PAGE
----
6th August 1934
Nude sunbathers sentenced to eight days’ hard labour
The law over public nudity can be difficult to understand. Although there are no laws specifically outlawing being naked in public, nudists may be prosecuted if they cause offence. Thus, it would be possible to be naked on a secluded beach, minding your own business, and end up breaking the law simply though the fact that someone else came into view, even if you were unaware that they were present.
Jersey doesn’t have any designated naturist beaches, but this hasn’t stopped some bathers stripping off over the years. In 1934, the Northern Whig reported that “two girls whose only apparel when bathing at Portelet, Jersey… consisted of caps and shoes were… each fined £3 or eight days’ hard labour for bathing in the nude”.
The girls, both in their early 20s, were artists models who had travelled to Jersey from London, and had been spotted by a local who had watched them come out of the water, naked, and pose for a man who had taken their photo. They later claimed that they didn’t know the photographer but thought the photo would be a nice reminder of their trip. The photographer claimed not to have realised that they were close enough to the camera to be seen in the photo. His film was confiscated.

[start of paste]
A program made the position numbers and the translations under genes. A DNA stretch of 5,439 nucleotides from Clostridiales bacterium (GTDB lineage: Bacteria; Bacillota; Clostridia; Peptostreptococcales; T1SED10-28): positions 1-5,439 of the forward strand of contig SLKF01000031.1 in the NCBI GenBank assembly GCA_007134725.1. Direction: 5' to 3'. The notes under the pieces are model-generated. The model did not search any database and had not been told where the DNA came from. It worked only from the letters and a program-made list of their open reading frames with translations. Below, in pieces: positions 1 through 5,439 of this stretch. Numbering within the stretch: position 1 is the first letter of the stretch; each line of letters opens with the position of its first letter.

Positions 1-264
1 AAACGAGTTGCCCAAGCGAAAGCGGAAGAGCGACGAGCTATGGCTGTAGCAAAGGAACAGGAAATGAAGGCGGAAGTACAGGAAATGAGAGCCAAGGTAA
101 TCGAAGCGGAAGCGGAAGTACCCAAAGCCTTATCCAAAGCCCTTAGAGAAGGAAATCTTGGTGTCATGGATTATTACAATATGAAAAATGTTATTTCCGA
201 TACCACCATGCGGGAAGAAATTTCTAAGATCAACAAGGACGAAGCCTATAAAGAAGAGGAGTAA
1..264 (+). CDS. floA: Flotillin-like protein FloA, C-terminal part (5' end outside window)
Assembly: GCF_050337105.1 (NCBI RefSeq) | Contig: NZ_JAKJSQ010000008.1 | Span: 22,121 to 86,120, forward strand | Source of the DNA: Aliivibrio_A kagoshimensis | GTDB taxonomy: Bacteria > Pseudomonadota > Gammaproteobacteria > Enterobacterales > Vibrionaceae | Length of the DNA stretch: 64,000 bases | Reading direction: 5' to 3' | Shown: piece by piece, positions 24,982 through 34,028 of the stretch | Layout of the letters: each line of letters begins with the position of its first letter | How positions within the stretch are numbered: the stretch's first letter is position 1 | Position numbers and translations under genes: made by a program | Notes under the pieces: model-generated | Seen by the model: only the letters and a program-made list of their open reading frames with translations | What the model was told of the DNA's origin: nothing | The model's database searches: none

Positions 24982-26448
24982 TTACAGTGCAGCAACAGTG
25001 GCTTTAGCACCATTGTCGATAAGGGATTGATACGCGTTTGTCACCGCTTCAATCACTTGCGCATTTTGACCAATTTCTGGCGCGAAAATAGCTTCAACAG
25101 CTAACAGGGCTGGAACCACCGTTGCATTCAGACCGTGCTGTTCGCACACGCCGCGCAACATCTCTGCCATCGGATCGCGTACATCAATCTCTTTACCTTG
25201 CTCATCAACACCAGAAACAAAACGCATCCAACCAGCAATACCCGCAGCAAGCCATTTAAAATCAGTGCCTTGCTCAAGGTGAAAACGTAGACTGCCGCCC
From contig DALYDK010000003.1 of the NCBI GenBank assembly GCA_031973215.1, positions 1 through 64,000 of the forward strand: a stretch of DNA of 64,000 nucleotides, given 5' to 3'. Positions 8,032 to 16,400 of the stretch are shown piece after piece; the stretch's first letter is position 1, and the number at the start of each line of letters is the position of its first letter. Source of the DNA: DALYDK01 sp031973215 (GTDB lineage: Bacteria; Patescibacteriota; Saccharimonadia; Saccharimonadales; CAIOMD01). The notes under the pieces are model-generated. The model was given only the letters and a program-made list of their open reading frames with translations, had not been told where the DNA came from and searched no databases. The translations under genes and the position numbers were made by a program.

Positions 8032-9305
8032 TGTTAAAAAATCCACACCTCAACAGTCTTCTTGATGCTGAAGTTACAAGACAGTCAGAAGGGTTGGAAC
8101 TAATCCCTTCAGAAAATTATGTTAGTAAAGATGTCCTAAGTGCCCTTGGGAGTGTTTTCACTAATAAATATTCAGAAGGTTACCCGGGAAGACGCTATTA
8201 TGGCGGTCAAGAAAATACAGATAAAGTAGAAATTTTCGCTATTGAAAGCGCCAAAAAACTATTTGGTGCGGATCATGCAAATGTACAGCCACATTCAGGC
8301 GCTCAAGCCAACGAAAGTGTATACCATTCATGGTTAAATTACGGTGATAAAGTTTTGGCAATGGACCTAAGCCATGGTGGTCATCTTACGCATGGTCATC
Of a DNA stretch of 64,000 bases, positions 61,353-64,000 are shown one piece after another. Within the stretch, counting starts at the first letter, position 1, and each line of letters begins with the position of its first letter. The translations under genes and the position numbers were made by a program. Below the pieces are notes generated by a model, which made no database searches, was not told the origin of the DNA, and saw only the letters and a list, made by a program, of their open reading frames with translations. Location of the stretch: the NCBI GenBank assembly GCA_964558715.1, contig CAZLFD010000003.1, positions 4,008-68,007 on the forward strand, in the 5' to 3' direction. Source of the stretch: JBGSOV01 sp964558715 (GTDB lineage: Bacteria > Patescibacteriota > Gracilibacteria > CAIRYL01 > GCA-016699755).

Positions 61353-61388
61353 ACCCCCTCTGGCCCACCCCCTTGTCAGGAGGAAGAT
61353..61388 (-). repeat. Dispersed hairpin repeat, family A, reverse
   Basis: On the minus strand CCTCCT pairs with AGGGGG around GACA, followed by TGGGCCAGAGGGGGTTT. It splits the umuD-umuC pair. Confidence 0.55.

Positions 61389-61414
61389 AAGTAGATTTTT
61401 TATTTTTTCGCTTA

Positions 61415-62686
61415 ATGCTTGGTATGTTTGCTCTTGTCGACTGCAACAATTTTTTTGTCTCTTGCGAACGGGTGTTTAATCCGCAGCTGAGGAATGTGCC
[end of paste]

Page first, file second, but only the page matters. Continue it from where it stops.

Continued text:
In 2007, the BBC reported that “in a non-scientific poll of more than six hundred people, 85% were in favour of designating one of Jersey’s beaches for naturists, compared with just 8% who were against it (the remaining 7% didn’t mind either way)”.
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Other events that occured in August
Plane is washed into the sea during Jersey take-off
- Passengers on a plane heading for London were saved by bathers when the aircraft was caught by the rising tide at West Park Beach.
- Read more…
Parliament debates Jersey’s treatment of prisoners of war
- A Conservative MP in London was concerned that Jersey might have been treating German PoWs too leniently during the First World War.
- Read more…